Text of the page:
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Emma van der Vos in Trouw on domestic workers’ right to unemployment benefit

Due to an exception in the law, domestic workers employed by private persons cannot automatially benefit from social security schemes. Home help Carol Kollmann did not agree with this and took her case to court.

Emma van der Vos

Kollmann is not the only one: in the Netherlands there are 40,000 to 60,000 care providers who are paid with money from the personal care budget (known in Dutch as the pgb) and, like Kollmann, work under the Regeling dienstverlening aan huis, a regulation covering services provided in the home. 'The regulation was once intended to reduce the paperwork of private persons with a home help – the employers – and to keep domestic work out of the black economy’, says PhD candidate Emma van der Vos in Dutch newspaper Trouw.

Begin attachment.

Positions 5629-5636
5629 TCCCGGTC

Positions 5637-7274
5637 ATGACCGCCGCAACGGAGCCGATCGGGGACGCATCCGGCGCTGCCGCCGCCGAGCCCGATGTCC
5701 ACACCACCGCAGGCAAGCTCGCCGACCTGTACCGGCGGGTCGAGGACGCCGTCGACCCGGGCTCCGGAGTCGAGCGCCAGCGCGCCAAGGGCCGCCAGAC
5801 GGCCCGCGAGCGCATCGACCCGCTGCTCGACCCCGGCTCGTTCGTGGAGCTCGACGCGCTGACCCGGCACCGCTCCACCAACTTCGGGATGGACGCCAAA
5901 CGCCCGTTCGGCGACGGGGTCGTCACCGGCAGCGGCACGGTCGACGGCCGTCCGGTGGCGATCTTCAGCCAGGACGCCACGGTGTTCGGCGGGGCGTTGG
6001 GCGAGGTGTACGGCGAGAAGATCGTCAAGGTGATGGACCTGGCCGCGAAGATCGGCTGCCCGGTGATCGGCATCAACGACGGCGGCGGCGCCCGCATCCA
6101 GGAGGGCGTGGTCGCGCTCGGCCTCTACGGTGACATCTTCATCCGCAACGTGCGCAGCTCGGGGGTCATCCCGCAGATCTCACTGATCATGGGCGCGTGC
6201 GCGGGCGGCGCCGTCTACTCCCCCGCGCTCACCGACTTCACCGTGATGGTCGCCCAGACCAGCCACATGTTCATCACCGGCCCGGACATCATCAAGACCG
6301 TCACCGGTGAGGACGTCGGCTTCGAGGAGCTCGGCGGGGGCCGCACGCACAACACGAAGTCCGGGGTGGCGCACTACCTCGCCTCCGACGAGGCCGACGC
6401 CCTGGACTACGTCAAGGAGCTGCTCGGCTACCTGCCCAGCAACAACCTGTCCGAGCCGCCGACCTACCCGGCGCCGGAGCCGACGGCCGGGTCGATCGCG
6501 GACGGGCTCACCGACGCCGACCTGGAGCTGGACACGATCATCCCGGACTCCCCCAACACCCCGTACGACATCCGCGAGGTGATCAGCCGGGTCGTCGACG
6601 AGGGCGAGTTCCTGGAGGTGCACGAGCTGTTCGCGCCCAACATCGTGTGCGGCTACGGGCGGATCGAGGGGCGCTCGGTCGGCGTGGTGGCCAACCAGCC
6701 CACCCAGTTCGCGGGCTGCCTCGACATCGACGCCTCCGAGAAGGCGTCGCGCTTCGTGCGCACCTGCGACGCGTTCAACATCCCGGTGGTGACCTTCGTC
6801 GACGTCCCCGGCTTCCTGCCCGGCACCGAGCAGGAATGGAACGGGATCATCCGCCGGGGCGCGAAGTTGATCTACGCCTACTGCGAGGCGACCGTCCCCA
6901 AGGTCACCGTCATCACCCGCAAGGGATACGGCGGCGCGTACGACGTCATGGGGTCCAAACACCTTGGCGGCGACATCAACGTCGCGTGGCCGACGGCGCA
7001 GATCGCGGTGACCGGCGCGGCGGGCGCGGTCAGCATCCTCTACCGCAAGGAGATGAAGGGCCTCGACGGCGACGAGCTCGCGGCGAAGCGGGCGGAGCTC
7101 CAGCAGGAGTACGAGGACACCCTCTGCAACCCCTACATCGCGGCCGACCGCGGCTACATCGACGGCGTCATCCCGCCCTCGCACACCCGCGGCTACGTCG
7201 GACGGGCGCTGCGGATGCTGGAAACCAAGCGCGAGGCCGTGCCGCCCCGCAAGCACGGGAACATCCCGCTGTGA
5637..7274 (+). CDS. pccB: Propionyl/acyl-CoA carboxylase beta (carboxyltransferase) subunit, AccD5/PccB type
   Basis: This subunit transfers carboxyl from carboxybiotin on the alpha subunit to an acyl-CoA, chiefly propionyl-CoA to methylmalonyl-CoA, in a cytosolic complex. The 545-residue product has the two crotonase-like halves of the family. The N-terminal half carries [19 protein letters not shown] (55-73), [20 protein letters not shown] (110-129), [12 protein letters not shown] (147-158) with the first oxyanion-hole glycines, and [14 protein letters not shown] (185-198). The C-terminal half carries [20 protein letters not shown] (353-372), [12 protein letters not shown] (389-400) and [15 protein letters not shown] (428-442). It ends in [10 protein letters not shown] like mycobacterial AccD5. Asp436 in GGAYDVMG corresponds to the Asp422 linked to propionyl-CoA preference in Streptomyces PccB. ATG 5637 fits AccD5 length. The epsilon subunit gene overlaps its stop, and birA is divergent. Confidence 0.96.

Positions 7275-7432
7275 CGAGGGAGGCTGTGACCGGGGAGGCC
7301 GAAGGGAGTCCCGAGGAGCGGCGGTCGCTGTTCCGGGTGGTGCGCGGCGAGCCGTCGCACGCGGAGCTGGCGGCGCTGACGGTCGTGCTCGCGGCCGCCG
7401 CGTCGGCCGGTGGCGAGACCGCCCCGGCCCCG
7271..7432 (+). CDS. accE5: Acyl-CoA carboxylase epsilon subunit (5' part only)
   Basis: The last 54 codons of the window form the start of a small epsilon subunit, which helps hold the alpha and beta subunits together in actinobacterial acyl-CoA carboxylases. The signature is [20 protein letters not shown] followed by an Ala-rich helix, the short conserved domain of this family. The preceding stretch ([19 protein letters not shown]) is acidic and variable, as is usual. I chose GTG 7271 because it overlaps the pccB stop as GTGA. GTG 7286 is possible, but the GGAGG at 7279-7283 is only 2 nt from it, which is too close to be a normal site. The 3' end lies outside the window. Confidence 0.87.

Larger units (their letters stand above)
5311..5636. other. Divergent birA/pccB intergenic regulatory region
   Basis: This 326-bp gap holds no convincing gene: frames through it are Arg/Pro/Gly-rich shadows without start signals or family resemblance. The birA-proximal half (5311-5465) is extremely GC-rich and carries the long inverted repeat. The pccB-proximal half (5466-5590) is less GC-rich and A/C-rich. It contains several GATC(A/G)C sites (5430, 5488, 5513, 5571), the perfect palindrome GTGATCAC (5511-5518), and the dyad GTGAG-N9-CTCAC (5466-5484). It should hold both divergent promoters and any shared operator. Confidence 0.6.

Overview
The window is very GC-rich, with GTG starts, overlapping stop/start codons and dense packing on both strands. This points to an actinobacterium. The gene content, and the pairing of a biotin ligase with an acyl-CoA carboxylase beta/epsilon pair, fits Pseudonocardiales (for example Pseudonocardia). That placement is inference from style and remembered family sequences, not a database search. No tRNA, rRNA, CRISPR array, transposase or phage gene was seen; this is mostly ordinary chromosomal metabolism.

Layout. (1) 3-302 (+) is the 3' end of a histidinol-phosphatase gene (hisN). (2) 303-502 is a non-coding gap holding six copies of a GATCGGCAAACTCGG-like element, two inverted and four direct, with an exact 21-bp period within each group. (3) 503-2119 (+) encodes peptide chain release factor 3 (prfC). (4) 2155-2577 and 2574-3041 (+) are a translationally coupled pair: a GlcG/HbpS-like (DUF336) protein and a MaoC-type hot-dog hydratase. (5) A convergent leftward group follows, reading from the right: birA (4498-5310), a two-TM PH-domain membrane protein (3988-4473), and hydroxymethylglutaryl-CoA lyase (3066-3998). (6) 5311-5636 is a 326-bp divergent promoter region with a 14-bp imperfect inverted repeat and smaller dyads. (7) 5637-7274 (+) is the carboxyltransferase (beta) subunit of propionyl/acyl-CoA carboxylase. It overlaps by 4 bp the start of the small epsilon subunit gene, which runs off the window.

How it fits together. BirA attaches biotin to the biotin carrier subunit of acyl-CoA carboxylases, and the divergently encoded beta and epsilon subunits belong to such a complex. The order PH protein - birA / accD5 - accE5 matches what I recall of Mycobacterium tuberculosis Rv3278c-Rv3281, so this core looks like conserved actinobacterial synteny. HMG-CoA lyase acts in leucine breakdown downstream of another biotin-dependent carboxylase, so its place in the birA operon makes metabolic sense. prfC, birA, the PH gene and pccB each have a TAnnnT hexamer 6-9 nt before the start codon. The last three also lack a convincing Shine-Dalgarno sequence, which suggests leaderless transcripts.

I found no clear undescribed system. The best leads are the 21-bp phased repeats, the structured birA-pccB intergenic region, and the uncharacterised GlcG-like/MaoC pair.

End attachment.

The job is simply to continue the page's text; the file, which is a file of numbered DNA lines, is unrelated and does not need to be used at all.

But the responsiblity to make black economy work ‘white’, i.e. official, and to arrange social security cover was placed fully with the home help.  They have to register with the Dutch Employee Insurance Agency (UWV), pay contributions and arrange insurance for themselves in this way. 'I imagine that almost no-one does this because the contributions are so high and this is not exactly well-paid work’, Van der Vos says. The UWV has no figures on this. 

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